Abdominal CT versus DPL

OVERVIEW

  • DPL has be replaced by FAST scan in nearly all situations
  • penetrating abdominal injuries -> require laparotomy
123
CTDPL
Indications
  • unconscious patient
  • equivocal signs
  • not requiring urgent surgery
  • as for CT
  • if CT unavailable
  • if patient unstable
  • if patient requires urgent neurosurgery
Advantages
  • non-invasive
  • information on whole abdomen
  • defines organs involved
  • sensitive to mesenteric bleeding and bowel perforation
  • bed-side test
Disadvantages
  • remote location
  • takes time, can distract, cost
  • less sensitive for injury to diaphragm, small bowel and mesentery
  • equivocal rtesults
  • false positive with pelvic #
  • misses retroperitoneal bleed
Contraindications
  • should not delay
  • unstable patient
  • other priorities
  • FAST scan available
  • previous abdominal surgery
Complications
  • contrast related
  • haemorrhage
  • bowel perforation

CCC 700 6

Critical Care

Compendium

Chris is an Intensivist and ECMO specialist at the Alfred ICU in Melbourne. He is also the Innovation Lead for the Australian Centre for Health Innovation at Alfred Health and Clinical Adjunct Associate Professor at Monash University. He is a co-founder of the Australia and New Zealand Clinician Educator Network (ANZCEN) and is the Lead for the ANZCEN Clinician Educator Incubator programme. He is on the Board of Directors for the Intensive Care Foundation and is a First Part Examiner for the College of Intensive Care Medicine. He is an internationally recognised Clinician Educator with a passion for helping clinicians learn and for improving the clinical performance of individuals and collectives.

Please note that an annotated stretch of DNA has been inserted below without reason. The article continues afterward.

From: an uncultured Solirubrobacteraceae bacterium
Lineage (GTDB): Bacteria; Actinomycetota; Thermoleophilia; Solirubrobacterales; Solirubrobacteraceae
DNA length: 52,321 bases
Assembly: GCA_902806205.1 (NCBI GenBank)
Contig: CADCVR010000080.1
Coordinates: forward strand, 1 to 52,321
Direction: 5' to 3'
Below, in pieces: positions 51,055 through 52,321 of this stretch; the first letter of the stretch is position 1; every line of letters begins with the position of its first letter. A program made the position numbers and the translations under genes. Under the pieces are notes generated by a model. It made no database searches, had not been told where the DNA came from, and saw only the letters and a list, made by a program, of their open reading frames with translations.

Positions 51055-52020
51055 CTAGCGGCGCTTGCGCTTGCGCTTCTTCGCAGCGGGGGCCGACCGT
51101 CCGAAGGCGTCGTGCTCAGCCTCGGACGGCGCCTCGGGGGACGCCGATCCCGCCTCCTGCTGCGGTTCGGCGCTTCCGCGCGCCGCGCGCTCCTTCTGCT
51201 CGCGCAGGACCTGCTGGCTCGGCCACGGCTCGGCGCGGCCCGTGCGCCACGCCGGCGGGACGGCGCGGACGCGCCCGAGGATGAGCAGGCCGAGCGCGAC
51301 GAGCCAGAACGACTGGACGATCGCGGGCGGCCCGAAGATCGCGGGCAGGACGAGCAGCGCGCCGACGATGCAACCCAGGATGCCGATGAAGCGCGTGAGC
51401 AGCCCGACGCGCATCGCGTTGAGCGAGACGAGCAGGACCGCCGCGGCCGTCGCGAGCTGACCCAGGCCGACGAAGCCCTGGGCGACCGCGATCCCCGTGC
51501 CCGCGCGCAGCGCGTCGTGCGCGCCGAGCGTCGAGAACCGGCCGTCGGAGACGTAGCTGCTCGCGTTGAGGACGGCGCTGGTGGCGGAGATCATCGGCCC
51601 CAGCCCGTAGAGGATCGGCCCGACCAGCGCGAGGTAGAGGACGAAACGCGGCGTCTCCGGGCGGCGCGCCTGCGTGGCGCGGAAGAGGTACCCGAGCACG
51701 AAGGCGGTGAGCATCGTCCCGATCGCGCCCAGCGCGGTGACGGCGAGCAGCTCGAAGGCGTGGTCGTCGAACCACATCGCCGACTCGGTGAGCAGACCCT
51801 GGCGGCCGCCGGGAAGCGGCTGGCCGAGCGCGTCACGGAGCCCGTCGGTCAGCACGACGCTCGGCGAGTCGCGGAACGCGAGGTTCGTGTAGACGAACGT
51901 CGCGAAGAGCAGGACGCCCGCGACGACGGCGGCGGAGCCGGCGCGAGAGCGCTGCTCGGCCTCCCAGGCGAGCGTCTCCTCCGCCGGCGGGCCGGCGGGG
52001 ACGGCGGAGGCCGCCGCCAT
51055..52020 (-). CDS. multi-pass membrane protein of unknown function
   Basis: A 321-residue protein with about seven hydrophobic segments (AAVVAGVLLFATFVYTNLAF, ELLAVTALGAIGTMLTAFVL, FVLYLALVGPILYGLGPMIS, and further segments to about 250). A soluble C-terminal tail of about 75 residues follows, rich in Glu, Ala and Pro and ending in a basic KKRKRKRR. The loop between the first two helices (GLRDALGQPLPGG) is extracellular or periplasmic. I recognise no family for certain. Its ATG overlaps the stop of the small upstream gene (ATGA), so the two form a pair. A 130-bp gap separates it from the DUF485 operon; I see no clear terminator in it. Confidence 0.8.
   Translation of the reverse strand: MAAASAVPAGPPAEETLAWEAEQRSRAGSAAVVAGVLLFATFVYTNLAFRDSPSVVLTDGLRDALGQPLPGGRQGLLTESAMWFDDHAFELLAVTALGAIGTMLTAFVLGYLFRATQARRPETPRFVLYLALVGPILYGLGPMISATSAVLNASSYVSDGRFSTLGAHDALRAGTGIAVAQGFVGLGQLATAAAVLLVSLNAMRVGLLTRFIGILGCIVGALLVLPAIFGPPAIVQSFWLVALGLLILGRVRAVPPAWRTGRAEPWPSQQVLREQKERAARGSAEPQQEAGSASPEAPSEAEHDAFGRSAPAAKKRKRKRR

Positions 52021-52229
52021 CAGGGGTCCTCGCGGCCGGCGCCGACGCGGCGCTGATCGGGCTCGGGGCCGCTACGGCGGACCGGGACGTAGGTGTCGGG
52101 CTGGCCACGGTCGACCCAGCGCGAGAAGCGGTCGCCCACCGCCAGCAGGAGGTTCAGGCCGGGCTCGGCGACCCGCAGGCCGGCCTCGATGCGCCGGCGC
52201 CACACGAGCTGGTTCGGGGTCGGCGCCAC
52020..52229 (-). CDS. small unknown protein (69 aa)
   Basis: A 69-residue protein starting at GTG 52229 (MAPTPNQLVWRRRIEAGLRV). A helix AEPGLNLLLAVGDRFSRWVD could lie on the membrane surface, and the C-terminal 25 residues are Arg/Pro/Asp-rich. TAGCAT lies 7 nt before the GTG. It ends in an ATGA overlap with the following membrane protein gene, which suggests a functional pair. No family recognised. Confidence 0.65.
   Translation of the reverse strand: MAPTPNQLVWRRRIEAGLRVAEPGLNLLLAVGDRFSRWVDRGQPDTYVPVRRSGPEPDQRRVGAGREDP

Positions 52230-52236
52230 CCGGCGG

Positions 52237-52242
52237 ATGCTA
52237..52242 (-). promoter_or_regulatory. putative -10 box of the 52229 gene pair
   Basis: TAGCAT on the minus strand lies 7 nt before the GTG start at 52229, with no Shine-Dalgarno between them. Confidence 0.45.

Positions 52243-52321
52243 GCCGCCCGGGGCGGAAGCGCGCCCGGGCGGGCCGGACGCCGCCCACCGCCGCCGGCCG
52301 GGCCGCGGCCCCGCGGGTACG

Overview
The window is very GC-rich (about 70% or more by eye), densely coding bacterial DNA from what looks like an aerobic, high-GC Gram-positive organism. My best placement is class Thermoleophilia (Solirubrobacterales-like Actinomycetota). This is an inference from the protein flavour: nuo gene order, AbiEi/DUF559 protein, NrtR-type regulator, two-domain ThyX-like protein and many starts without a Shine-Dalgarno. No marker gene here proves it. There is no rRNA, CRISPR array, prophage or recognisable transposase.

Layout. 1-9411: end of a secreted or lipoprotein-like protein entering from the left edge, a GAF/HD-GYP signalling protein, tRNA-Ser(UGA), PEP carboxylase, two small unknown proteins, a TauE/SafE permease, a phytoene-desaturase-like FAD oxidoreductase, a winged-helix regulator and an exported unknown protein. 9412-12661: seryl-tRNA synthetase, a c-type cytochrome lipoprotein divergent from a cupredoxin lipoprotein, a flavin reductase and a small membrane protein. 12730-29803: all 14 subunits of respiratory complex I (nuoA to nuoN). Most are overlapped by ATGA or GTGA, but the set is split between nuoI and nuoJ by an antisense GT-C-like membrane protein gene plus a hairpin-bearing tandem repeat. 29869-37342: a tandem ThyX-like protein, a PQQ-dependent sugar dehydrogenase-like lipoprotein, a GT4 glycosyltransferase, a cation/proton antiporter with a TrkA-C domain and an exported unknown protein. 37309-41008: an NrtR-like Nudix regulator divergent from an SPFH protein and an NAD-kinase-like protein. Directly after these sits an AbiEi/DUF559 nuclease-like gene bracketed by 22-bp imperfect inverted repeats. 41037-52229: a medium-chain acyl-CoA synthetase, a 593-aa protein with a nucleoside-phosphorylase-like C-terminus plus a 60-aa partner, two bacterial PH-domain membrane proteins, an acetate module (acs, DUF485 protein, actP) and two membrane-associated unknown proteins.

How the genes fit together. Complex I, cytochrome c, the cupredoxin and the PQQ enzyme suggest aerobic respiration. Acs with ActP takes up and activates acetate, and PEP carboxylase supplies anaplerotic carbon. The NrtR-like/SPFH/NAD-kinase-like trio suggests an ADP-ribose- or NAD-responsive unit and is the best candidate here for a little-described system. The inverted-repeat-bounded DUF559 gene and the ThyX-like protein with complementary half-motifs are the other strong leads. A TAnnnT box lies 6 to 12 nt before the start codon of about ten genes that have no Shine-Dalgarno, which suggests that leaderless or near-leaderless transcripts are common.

After finishing his medical degree at the University of Auckland, he continued post-graduate training in New Zealand as well as Australia’s Northern Territory, Perth and Melbourne. He has completed fellowship training in both intensive care medicine and emergency medicine, as well as post-graduate training in biochemistry, clinical toxicology, clinical epidemiology, and health professional education.

He is actively involved in in using translational simulation to improve patient care and the design of processes and systems at Alfred Health. He coordinates the Alfred ICU’s education and simulation programmes and runs the unit’s education website, INTENSIVE.  He created the ‘Critically Ill Airway’ course and teaches on numerous courses around the world. He is one of the founders of the FOAM movement (Free Open-Access Medical education) and is co-creator of litfl.com, the RAGE podcast, the Resuscitology course, and the SMACC conference.

His one great achievement is being the father of two amazing children.

On Twitter, he is @precordialthump.

| INTENSIVE | RAGE | Resuscitology | SMACC

Leave a Reply

This site uses Akismet to reduce spam. Learn how your comment data is processed.